The GOP spending request includes cuts meant to bar implementation of health care reform, reports David Nather: "The House Republican spending bill to fund the government for the rest of the year would bar funding for the director of the White House Office of Health Reform and for enforcement of the 1099 reporting requirement that Congress is already trying to repeal. It also ratchets back funding for preventive services under the new Prevention and Public Health Fund, community health centers, and National Health Service Corps to 2008 levels -- wiping out any increases provided under the health care law. The spending measure cuts $360 million from the Centers for Medicare and Medicaid Services, under a program management account that mainly pays for Medicare operations, and $65 million from the Administration on Aging."  POLITICO Pulse.

Poll: Most Americans Don't Want To Defund Health Law.  Kaiser Daily Health Report. 

RYAN VOWS TO TARGET MEDICARE, MEDICAID - The top House budget writer vowed this week to craft a blueprint for the nation's fiscal future that proposes significant reforms to Medicare and Medicaid - but not necessarily to Social Security - as he criticized President Barack Obama for choosing not to address entitlement spending in his fiscal 2012 budget.  POLITICO Pulse.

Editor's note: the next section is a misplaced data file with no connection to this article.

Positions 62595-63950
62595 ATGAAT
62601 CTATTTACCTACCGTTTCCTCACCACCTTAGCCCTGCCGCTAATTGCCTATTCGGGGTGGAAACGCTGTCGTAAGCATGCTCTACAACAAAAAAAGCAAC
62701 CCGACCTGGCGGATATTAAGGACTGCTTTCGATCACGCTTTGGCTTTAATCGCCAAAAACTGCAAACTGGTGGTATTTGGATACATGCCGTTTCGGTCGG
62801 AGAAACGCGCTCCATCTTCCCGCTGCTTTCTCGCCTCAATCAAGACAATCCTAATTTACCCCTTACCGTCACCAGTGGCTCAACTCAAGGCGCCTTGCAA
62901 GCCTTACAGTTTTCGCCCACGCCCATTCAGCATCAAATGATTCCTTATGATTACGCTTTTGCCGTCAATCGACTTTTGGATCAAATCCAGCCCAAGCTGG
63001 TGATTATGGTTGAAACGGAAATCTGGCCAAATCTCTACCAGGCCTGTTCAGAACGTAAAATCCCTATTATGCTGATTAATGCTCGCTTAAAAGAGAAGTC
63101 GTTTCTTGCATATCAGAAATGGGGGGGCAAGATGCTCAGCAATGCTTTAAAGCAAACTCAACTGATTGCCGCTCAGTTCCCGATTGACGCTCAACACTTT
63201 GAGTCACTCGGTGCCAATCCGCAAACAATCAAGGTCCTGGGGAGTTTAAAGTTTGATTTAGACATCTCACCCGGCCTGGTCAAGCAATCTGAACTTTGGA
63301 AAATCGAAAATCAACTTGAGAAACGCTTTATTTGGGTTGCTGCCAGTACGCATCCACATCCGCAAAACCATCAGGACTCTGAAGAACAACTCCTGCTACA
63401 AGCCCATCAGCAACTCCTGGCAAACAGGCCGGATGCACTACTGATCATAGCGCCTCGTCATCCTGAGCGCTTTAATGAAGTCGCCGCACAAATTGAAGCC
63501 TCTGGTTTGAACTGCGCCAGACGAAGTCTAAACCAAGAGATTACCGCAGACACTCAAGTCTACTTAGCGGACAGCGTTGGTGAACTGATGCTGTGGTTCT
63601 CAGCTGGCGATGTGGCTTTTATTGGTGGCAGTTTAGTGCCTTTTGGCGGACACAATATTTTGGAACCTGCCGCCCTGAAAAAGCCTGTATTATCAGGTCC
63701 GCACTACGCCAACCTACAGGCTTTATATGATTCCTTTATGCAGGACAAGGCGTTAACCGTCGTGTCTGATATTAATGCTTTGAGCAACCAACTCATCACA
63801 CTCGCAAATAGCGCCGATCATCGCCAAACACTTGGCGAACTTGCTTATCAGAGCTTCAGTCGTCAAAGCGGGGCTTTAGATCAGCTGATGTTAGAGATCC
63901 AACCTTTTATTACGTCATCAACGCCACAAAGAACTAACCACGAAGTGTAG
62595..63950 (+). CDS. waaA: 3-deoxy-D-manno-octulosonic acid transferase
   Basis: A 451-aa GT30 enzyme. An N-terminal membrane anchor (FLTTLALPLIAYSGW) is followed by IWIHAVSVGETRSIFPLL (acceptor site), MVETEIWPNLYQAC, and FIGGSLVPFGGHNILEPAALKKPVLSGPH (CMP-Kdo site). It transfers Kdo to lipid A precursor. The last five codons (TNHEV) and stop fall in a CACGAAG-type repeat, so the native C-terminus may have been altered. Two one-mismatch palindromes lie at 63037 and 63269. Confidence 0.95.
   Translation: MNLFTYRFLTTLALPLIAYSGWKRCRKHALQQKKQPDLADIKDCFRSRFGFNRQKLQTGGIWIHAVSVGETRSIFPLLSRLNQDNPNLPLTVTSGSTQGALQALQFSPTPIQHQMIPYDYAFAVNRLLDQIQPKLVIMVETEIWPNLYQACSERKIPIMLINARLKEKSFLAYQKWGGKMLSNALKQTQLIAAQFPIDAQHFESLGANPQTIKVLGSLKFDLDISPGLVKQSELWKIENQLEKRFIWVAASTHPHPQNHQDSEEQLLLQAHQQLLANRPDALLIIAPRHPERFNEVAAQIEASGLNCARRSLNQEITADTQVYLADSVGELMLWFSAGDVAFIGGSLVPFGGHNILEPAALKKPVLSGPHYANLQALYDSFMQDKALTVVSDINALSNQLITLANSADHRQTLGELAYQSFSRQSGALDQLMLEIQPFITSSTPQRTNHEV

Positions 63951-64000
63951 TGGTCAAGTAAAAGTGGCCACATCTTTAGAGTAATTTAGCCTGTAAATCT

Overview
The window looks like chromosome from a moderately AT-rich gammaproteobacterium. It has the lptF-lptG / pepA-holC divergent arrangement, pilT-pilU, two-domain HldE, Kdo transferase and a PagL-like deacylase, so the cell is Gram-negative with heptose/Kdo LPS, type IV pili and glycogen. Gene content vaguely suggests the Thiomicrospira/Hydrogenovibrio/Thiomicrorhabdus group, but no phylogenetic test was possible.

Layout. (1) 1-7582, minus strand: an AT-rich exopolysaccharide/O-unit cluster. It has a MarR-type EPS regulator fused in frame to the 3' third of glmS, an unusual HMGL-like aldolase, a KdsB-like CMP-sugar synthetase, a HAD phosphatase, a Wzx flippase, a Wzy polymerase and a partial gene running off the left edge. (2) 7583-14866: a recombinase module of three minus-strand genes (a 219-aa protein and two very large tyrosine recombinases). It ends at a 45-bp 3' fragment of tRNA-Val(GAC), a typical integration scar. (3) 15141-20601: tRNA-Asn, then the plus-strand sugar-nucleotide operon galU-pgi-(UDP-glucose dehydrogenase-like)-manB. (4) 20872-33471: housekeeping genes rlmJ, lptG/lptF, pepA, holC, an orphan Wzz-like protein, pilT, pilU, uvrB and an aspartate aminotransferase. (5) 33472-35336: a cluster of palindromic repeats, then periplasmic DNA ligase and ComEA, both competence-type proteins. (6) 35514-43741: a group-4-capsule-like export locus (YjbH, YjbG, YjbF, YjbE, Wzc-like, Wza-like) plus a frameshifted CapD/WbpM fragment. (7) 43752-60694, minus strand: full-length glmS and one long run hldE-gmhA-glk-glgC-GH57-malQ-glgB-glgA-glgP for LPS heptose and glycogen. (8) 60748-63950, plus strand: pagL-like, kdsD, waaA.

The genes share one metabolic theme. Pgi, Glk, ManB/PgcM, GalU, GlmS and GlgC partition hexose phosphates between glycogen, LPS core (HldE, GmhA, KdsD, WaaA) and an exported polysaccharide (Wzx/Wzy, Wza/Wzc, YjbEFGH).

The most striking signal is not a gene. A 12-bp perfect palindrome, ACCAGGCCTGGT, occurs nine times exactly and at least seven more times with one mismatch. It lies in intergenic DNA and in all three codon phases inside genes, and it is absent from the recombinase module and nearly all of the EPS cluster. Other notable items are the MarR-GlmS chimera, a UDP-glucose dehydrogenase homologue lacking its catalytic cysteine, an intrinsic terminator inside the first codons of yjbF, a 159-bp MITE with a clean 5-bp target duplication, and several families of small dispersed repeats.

The White House is temporarily exempting insurers in four states from health-care reform's care requirements, reports Robert Pear: "The Obama administration said Wednesday that it had granted broad waivers to four states allowing health insurance companies to continue offering less generous benefits than they would otherwise be required to provide this year under the new federal health care law. The states are Florida, New Jersey, Ohio and Tennessee, the administration told Congress. Lawmakers said that many other states, insurers and employers needed similar exemptions from some of the law’s requirements and would seek waivers if they knew of the option. Steven B. Larsen, a top federal insurance regulator, said the waivers would allow many consumers to keep the coverage they had, a goal often espoused by President Obama."  Ezra Klein’s Wonkbook.